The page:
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Meeting the Sustainable Development Goals in Mining


Patricia A. O. Bunye


In September 2015, the United Nations member states adopted the 2030 Agenda for Sustainable Development, which includes a set of Sustainable Development Goals (SDGs) for 2015-2030 and represents a comprehensive plan of action for social inclusion, environmental sustainability and economic development.


Mining, as an industry employing millions of people, often in the remotest and least developed countries, is viewed as having the opportunity and potential to positively contribute to all 17 SDGs. Conversely, it is also seen as the culprit for many of the challenges that the SDGs are precisely trying to address – environmental degradation, displacement of populations, worsening economic and social inequality, armed conflicts, gender-based violence, tax evasion and corruption, increased risk for many health problems, and the violation of human rights.


What are the 17 SDGs and how are they relevant to mining and metals?


SDG 1: No Poverty

Mining can help reduce poverty through direct employment, sourcing goods and services locally and the payment of taxes and royalties which enable the development of essential social and economic infrastructure. Where companies operate in remote areas, poverty levels can be significant. Mining’s presence can either alleviate poverty through job creation and skills development, or exacerbate poverty if traditional livelihoods and ways of life are adversely affected.


SDG 2: Zero Hunger

Where mining companies operate in traditionally agricultural areas, the impact of mining on water, land and biodiversity resources can be a concern to farmers and local communities and can become a potential source of social conflict. Mining companies may also operate in areas with chronic malnutrition, especially among children. Companies can manage their impacts on natural resources, through limiting the amount of land they use and enabling access by communities to lands they manage which may provide important sources of food. They can also collaborate with development agencies to help eliminate hunger.


SDG 3: Good Health and Well-being

Mine workers may be exposed to increased occupational health risks such as cardiovascular and respiratory diseases, as well as communicable diseases like tuberculosis and HIV/AIDS. Certain working arrangements such as fly-in/fly-out have been linked to mental illness, substance abuse and domestic violence. Community health can also be of concern where mining takes place in poorer areas with limited healthcare facilities, making communities more vulnerable to disease.


SDG 4: Quality Education

Investments of mining companies in education improve local capacity, build the future workforce and strengthen relationships with host communities.


SDG 5: Gender Equality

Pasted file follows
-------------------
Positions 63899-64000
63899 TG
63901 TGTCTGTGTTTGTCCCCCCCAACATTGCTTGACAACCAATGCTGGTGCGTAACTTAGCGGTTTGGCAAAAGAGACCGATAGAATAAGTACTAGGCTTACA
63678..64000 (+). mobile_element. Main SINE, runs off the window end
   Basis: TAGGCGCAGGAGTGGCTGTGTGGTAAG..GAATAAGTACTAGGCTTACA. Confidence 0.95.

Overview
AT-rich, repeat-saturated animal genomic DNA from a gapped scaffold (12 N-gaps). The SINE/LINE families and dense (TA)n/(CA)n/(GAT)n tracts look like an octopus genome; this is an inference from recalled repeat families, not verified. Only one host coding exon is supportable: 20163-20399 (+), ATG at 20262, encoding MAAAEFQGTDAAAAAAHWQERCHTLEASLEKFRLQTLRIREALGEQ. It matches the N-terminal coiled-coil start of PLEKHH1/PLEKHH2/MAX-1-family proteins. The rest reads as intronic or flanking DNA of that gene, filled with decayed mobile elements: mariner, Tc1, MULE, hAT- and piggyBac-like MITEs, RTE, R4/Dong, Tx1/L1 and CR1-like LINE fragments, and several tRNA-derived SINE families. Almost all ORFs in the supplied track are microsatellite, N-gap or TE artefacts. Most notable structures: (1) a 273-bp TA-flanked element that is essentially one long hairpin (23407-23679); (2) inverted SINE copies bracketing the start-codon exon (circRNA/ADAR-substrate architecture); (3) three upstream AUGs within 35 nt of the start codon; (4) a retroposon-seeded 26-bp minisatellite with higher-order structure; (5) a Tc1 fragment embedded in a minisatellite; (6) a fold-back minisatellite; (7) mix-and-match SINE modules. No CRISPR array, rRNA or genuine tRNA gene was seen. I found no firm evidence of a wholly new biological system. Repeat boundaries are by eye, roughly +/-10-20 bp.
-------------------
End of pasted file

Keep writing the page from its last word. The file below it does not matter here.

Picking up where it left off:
Mining companies have a responsibility to build inclusive access to jobs and economic opportunities.


SDG 6: Clean Water and Sanitation

Water is essential at every stage in a mine’s life cycle. Mining and metals operations are significant users of water and can also negatively impact water access and quality if sound water management practices are not applied.


SDG 7: Affordable and Clean Energy

Mining is energy intensive and accounts for almost 2% of global energy use. As a major energy user, the industry can cut carbon emissions through accelerating energy efficiency measures and deploying renewable technologies.

SDG 8: Decent Work and Economic Growth

Where mining is significant in the economic life of a country, it can boost GDP by a number of percentage points. For growth to be fully inclusive, it requires government to effectively manage revenues from mining and encourage linkages to the broader economy.


SDG 9: Industry, Innovation, and Infrastructure

Mining requires significant infrastructure investments in order to develop, operate and export mined products.


SDG 10 Reducing Inequality

While governments are primarily responsible for reducing inequality through policies and redistributive mechanisms, mining companies can actively promote inclusion through local employment and procurement and through supporting livelihood diversification. They can also embrace an inclusive approach to community consultation and participation in decision-making.


SDG 11 Sustainable Cities and Communities

The products of mining such as steel, copper and aluminum play a vital role in the construction of cities. They also help connect cities physically and virtually by supporting road, rail and air transport networks as well as ICT infrastructure.


SDG 12 Responsible Consumption and Production

While mining produces the materials essential for modern society, it also generates large quantities of waste. Concerted collaborative action is required to increase recycling rates.


SDG 13 Climate Action

Mining companies can contribute to addressing climate change by reducing their carbon footprint and by engaging in dialogue with stakeholders to enhance adaptive capacities and integrate climate change measures into policies and strategies.


SDG 14 Life Below Water